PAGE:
Push For The Cure 2017
As Fall turns and we near the Canadian Thanksgiving long weekend, plans set in motion to complete another round of Push for the Cure, a 150+ kilometer skateboard demonstration aimed to raise funds for breast cancer research. Skaters from all walks of life assemble at the skatepark in Hope, British Columbia Saturday morning, and begin the long-haul to Stanley Park in Vancouver. The entire distance takes three days to complete, and the pink clad riders garner plenty of attention.
2017 is the 11th year Push for the Cure took place. In its original year Benjamin Jordan, Rob Lewis, Aaron Jackson, and Carlos Koppen set off on a cross-Canada longboard push to benefit and raise funds for breast cancer research, spanning the east coast of Canada and ending thousands of kilometers later at Stanley Park in Vancouver, British Columbia. The group of four were met in Hope by a large collection of Coast Longboarding community members, and the final days were completed in critical mass.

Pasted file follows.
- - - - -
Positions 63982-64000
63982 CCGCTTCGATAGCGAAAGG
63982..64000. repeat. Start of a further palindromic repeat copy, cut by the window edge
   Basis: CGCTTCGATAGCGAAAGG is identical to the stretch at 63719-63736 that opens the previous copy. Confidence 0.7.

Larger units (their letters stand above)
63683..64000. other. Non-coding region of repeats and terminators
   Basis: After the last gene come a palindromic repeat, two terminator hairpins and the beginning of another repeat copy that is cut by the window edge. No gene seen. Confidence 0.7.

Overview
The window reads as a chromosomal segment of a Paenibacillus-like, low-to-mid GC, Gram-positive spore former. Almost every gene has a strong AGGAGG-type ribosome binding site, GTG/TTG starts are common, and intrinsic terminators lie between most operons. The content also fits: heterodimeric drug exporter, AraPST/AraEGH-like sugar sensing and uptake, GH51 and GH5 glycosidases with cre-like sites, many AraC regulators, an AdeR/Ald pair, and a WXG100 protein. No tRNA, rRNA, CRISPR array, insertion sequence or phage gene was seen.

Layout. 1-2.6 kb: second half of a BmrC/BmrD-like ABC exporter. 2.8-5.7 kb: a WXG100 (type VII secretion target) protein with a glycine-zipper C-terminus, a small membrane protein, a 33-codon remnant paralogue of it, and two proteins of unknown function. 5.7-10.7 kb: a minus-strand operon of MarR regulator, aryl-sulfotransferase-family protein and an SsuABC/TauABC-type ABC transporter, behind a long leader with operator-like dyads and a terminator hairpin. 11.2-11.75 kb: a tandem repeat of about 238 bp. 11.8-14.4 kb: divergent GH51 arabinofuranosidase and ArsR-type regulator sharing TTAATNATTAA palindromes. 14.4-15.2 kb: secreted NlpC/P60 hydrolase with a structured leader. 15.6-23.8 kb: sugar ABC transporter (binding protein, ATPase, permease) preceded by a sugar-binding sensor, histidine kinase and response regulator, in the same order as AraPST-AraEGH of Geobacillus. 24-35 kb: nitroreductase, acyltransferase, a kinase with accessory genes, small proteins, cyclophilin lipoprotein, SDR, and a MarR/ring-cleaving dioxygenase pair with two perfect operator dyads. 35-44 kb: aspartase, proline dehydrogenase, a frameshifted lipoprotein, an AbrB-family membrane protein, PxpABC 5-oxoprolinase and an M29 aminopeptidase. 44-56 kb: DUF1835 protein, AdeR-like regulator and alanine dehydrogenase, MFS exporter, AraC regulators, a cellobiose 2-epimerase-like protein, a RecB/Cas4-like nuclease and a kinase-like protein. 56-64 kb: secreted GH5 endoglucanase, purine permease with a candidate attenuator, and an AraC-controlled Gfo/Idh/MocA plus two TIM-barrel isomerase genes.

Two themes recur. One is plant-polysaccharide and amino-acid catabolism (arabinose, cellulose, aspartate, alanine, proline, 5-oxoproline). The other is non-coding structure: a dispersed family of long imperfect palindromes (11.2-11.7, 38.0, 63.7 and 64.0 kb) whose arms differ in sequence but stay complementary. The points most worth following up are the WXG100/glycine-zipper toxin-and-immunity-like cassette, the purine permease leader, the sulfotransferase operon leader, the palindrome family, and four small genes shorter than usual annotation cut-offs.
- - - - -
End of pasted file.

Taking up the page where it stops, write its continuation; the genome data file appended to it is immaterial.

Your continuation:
Over the years, numerous chapters to Push for the Cure have assembled and raised hundreds of thousands of dollars for breast cancer research. In 2017 the Vancouver chapter came together as a small group of passionate veterans, but don't let size be the only gauge, spirits were higher than ever. It should be noted that a few crucial individuals ensure the safety of the skaters and success of the weekend. A special shout out to Lori Dixon, Bryce Ferris, and Stuart Pettie for their continued effort.
As the group set off, pit stops were essential for the long journey.
The weekend started out gloomy, but soon the sun was shining, allowing the skaters to really clock in those kilometers.
Bryce Ferris, one of the organizers for the weekend, was always staying on top of things and ensuring everything was lined up for the riders ahead of time.
In the tenth year of Push for the Cure, Bricin Lyons helped line up special high visibility vests, and the riders all dawned them again for this years demonstration.
When pushing 150 kilometers, it's important to keep those muscles good and limber.
Landyachtz legend Stuart â€œStumanchuâ€ Pettie and Lori Dixon drove the support vehicles for the duration of Push for the Cure, carrying everyones food and gear between rest locations.
In the final kilometers of the trip, the skaters take on the streets of Metro Vancouver.
Three days and 150 kilometers later, it all comes to an end under the totem poles at Stanley Park. Despite the groups size, they continue to make an impact on a disease that affects many people throughout the world, and for years to come will continue to Push for the Cure.
Words by Riley Harris. Photos courtesy of Lori Dixon, Kris Gunderson, and Jurgen Borovica.
Posted on October 17, 2017.